Beat 8 large egg whites with one cup sugar until fluffy but not quite stiff. Set aside in bowl.

Beat 2 7-8 oz tubes of almond paste

  • 1 cup sugar
  • 5 sticks butter, softened
  • 8 egg yolks
  • 2 Tbs. almond extract
Reduce speed, add 4 cups flour.

Fold in egg whites.

Separate evenly into 3 bowls.

Leave one white, add green food coloring to one and red to other.

Pans should be buttered, layered with parchment and buttered again.

Melt about 22 oz Callebaut bittersweet chocolate over a water bath.

Melt about 18 oz seedless raspberry jam in a pan and set aside.

You now have 3 colors in separate bowls . . . eyeball and put half of red in one pan, half in the other then do the same with white and green. Cook for about 10 mins, you want them soft and slightly underbaked so you really must watch them. Turn them 1/2 turn at 5 mins.

Spread jam evenly over the green layer.

Carefully remove white layer, flip it over onto a cookie sheet if need be, then slide it onto the green layer.

Spread jam evenly over white layer.

Lay the red layer on top. All three layers will now be stacked in the green pan, which is very convenient. Put in fridge to chill slightly, maybe 15 mins.

Do the other pan's worth.

Now spread, as evenly as possible, warm chocolate over the top. I hate to do this to you, but it has to be not too thick and not too thin. If it's not just right it will crack.

Now place in fridge until set. In a cold fridge (and I always turn mine up for this) leave about 30 mins.

Take out and just flip over on your hand and place back in same tray.

Layer chocolate on this side.

Chill until set, 30-45 mins.

Now, these are actually fresh for a couple of days without cutting. BUT they cut better immediately. If you cut them the next day just be sure to leave them out for a while so the chocolate loses a little stiffness.

The hot knife is not great with these cookies I don't like what it does to the chocolate edges and it's not too kind to the soft almond centers.

Saturday, April 24, 2010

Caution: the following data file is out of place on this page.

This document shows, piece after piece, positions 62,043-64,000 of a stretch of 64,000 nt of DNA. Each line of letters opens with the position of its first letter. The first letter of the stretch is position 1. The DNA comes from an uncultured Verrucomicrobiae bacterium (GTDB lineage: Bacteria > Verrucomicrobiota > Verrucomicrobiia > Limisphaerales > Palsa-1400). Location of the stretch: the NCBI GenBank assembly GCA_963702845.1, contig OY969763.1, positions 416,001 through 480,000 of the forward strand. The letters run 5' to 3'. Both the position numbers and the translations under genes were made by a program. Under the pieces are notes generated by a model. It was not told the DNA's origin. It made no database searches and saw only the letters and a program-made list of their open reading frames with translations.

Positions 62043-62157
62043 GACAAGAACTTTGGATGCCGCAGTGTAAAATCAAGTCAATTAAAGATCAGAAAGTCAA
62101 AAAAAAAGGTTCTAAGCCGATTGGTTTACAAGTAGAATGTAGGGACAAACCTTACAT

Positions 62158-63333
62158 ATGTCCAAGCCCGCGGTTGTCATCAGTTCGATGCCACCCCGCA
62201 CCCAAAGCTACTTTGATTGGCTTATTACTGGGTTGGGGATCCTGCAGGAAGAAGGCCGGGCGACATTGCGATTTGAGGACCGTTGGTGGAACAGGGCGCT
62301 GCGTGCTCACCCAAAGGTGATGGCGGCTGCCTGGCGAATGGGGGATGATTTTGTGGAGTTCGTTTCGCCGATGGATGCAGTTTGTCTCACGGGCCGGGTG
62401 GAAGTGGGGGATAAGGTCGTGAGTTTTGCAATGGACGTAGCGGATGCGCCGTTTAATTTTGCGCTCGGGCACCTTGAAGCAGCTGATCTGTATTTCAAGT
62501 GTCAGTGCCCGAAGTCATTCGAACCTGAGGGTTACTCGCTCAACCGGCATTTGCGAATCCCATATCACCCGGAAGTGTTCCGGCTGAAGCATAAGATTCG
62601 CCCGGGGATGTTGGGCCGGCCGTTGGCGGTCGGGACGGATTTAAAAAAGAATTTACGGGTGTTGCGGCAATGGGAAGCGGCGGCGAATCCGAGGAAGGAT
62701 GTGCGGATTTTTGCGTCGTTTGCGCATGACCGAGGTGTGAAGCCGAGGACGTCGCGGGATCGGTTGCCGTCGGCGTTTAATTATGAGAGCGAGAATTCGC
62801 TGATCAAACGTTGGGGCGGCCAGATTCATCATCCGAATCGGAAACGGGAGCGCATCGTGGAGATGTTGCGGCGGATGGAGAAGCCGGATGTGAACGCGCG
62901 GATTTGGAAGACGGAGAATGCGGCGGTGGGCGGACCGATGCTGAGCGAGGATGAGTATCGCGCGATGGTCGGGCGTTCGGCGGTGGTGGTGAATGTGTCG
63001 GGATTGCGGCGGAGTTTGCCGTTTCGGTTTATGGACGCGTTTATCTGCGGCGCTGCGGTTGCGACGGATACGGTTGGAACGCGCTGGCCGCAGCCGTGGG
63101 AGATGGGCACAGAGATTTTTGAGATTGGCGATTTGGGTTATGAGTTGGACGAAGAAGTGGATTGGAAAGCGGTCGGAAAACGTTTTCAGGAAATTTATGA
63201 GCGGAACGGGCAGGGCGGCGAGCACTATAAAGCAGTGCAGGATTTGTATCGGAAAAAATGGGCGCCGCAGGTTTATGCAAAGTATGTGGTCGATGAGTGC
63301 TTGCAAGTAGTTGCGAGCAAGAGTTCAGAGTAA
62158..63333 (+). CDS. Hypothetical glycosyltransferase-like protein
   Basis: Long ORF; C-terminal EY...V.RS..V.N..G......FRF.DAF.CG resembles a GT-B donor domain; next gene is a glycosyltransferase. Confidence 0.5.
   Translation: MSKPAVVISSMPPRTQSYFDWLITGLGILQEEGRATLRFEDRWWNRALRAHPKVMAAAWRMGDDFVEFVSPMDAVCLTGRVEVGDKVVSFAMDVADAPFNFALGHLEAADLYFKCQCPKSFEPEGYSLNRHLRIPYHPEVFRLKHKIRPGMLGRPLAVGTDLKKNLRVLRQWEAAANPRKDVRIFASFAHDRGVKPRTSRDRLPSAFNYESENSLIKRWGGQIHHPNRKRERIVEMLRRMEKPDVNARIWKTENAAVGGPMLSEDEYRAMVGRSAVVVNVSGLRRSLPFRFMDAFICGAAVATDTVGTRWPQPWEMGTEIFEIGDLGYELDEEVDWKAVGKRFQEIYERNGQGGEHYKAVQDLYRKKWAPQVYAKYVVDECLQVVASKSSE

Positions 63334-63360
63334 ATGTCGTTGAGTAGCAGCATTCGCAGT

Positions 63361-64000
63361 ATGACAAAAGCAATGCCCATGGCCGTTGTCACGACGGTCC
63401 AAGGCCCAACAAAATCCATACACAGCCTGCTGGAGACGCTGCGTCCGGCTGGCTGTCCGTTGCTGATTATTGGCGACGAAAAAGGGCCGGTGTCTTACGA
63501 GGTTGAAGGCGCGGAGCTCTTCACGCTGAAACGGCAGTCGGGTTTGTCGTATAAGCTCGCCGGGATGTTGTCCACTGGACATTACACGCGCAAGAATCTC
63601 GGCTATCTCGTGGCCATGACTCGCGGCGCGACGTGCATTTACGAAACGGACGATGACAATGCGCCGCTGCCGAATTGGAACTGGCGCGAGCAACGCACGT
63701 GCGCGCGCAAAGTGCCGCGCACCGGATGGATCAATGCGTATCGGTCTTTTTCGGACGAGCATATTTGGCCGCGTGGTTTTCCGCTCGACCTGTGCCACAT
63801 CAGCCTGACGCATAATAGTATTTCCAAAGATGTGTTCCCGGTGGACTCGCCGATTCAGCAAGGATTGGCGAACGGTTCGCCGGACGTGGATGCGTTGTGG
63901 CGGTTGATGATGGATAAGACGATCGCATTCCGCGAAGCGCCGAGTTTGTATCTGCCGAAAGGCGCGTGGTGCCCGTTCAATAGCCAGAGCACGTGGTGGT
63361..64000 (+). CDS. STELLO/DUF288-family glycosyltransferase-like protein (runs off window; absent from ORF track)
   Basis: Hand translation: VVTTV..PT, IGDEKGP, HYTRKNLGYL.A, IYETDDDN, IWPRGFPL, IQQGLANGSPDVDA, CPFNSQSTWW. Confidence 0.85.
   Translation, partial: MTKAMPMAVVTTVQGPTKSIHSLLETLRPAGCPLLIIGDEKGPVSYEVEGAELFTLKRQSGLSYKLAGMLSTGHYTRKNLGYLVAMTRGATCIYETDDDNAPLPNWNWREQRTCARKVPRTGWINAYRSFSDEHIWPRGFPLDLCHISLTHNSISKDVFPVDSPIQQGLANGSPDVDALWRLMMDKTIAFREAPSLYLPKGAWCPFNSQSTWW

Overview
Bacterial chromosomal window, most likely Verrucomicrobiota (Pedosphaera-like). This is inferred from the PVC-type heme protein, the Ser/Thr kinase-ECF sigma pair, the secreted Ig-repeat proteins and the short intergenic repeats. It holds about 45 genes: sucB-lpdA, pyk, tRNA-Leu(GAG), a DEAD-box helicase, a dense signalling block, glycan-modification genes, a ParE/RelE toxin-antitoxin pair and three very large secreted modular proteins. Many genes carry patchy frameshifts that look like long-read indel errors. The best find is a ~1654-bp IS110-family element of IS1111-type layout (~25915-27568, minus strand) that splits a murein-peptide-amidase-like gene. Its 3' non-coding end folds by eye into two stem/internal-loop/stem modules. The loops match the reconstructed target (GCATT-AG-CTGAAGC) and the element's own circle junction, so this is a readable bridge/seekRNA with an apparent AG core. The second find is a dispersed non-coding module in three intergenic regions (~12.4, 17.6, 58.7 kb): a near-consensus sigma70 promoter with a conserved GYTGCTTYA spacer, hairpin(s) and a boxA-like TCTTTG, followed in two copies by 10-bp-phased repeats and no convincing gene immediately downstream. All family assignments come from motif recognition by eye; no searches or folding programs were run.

Why I am Supporting Mike Callahan for Mayor

Election season is again upon us here in Cheverly. As most of you know, my faithful readers, I ran for a seat on the Town Council from Ward 2 last year. I was not successful in my candidacy – but I like to think the incumbent discovered that he should be working to communicate better with his constituents. This year, Mayor Julia Mosley announced her retirement and, as expected, Ward 1 Council Member Michael Callahan and Ward 2 Council Member Micah Watson (the man I ran against last year) announced they would run to succeed her. A third candidate, Tom Foley has also declared for Mayor. The election will be held on Monday May 3.

For what it’s worth, I am publicly endorsing Mike Callahan for Mayor. Now there are those of you out there who would say, well sure, he’s against the guy that he couldn’t beat last year. However, it is important to note that if Watson is successful in getting elected, his seat as Councilman would open up and there would be an appointment process to choose a replacement. I am still interested in sitting on Council and I would be interested in the seat, so one might wonder why I wouldn’t support Micah Watson.

Over the period of time that I have met Mike Callahan and gotten to know him and his family, I have come to know a man who is dedicated to Cheverly. He has long standing ties to the town, having lived here for more than 25 years, raising a family, and volunteering with so many of the organizations and charities that make Cheverly great. Mike’s professionalism and his career experience lends itself to the challenges and issues that he would be presented as Mayor. He is passionate about Cheverly and more than anything, he, like many of our fellow residents, really wants to keep Cheverly great. He knows what he wants, he knows how he is going to get it, and he has a plan to make it happen.

Mike’s main opponent in this race, Micah Watson does not have the rich ties to Cheverly that Mike can call upon. As I said on several occasions when running against Micah for Council last year, I don’t think Micah is a bad guy, I just don’t think he is the right guy for Cheverly.

Cheverly needs a mayor who can fully devote himself to the town and its needs. Cheverly needs a mayor who can communicate with its residents and be completely approachable. Cheverly needs a mayor that has firm roots in the community, long established and able to build consensus and accomplish the goals for Cheverly to succeed. Cheverly needs a mayor that is fiscally responsible, with a proven record of being the watchdog that Cheverly needs in these uncertain economic times.

I think that Cheverly will be best served by Michael Callahan. I urge all of you across the Town to get out on May 3 and vote for Mike as the next Mayor of Cheverly.

Tuesday, April 20, 2010

Goin' to the Candidates Debate